Teacher and those magical good go video: a match in science?


Teacher and those magical good go video: a match in science?
If you’ve ever had a rabbit hole in a good Go YouTube channel, you know how cool the band music video is.
Of course, OK Go is a rock band. Their songs appeared on the radio, and they played out the sold-out shows, but the combination was known for its very complex and elaborate video.
Once (41 million times), they all danced on the treadmill and jumped around music. Another (12 million watch) band flies on an anti-gravity plane – singing and dancing – and they open a box of balls that float in the air and float in the air.
Millions of viewers? As a result, many people are teachers and their students.
Jennie Magiera, who has taught in public schools in Chicago for 10 years, joked: “I brainwashed my children into a fan of OK Go. “Music video is viral, you look at them, you’re like ‘how did they do that? ‘”
And, as any teacher knows, when children are curious, they are eager to learn.
Magiera points out “Here It Goes Again” video – and video of the treadmill. It became the staple of her middle school math class.
“The treadmill is a great way to teach speed,” she explains, “because if you’re at 3.8, it’s a speed, and if you’re at 6.2, it’s a speed.” The video introduces some questions and concepts, such as: “how many miles per hour? How fast do you go? How hard is your heart beating?
The band and its propagandists have for years wanted teachers to use their video in class.
“I think every band is very surprised to find out who their audience is,” said the singer, damian kurash, of OK Go. “Definitely not how you started a rock band, go, ‘let’s teach! ”
However, behind the scenes, he and other band members continue to meet and hear from these teachers and their students. Kulash says he met kindergarten teachers and university professors at different ages using the same video.
I spoke to the teacher said, they will be woven band of the video about science, mathematics and art course introduces – gravity, transfer, perspective, quadratic equation, parabolic and concepts of failure and the importance of continued.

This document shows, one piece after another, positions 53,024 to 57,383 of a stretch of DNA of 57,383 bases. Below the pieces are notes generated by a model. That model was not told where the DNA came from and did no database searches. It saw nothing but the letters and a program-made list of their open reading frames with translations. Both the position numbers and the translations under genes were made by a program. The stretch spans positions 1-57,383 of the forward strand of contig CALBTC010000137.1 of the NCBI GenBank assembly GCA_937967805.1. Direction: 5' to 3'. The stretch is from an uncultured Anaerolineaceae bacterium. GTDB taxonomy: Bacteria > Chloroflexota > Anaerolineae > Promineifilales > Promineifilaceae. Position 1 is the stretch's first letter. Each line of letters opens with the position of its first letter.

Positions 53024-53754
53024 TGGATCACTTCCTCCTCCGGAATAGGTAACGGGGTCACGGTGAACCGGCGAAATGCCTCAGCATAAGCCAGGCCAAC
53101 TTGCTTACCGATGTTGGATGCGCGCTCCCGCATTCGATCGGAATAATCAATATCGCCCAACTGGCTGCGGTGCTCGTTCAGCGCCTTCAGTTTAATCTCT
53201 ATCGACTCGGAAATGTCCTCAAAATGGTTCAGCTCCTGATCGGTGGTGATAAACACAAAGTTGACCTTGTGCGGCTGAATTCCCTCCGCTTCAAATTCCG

And, says janet Moore, it puts forward a cork in the perennial question of math teachers: when will I use this? Moore is a professor at the university of Illinois and is very aware of the problem. She teaches maths for non-math majors.
She also led professional development seminars for other teachers, outlining how they used OK Go in class.
The one that really gets them excited, she says, is video for the song “This Too Shall Pass.”
Any teacher who watches this incredible 4-minute Rube Goldberg machine can find courses there. A cascading dominoes, rolling marbles power of the construction of the power, tire flip circuit, open the lamps and lanterns, with a spoon of guitar playing notes on water glasses, the perfect time to instrument the rest of time. A piano hit the ground and a television was destroyed – and the damage eventually caused the band to splash paint.
“It’s a good introduction to the concept of energy,” Moore said. “This raises questions, and it provokes curiosity.”
As scientific standards diverge from “downloading information to the brain of students,” she adds, these video may resonate with students in the context of understanding concepts.
“Anyone can understand mathematical and scientific concepts,” she says. “when you understand them, you can look at the world around you differently.”
Lead singer Kulash admits that the band itself is “nerd”. In the end, they see a way to turn all these interests into opportunities: “what are the ways to make their journey easier?”
The problem led the band to collaborate with Playful Learning Lab at st. Thomas university in Minnesota.
“Sometimes, has no experience in education of people have a good idea, but it didn’t really into 8 years old with a 27 year old child in a room,” founder and director of the laboratory’s AnnMarie Thomas explained. . Her team’s work is to fuse the band’s enthusiasm with the research-based teaching philosophy.
“You wouldn’t put your second grade under zero gravity or put them in a stunt car to drive a huge instrument,” Thomas explained. So the question becomes, “how can we get these confusing, really expensive concepts to give kids a really attractive experience?”
She began investigating more than 600 teachers. Education workers told them they hoped to get three main things through this collaboration: classroom materials, challenges and tasks, and the right to use the band.
What did they come up with? It’s called OK Go Sandbox, a free web site that contains a textbook guide that includes a list of materials, assignments and suggested vocabulary words. There are band members making video behind the scenes to explain these concepts. One of them challenged students to use a compass on their smartphones to make music.
The new resources are mapped to scientific standards, the following generation of scientific standards – the multi-state initiative – so teachers can sell them more easily when they are added to an existing curriculum.
“The universal thing we’re trying to get is just curiosity and wonder,” says damian khurash. “To the excitement of the world, you want to unlock the magic.”


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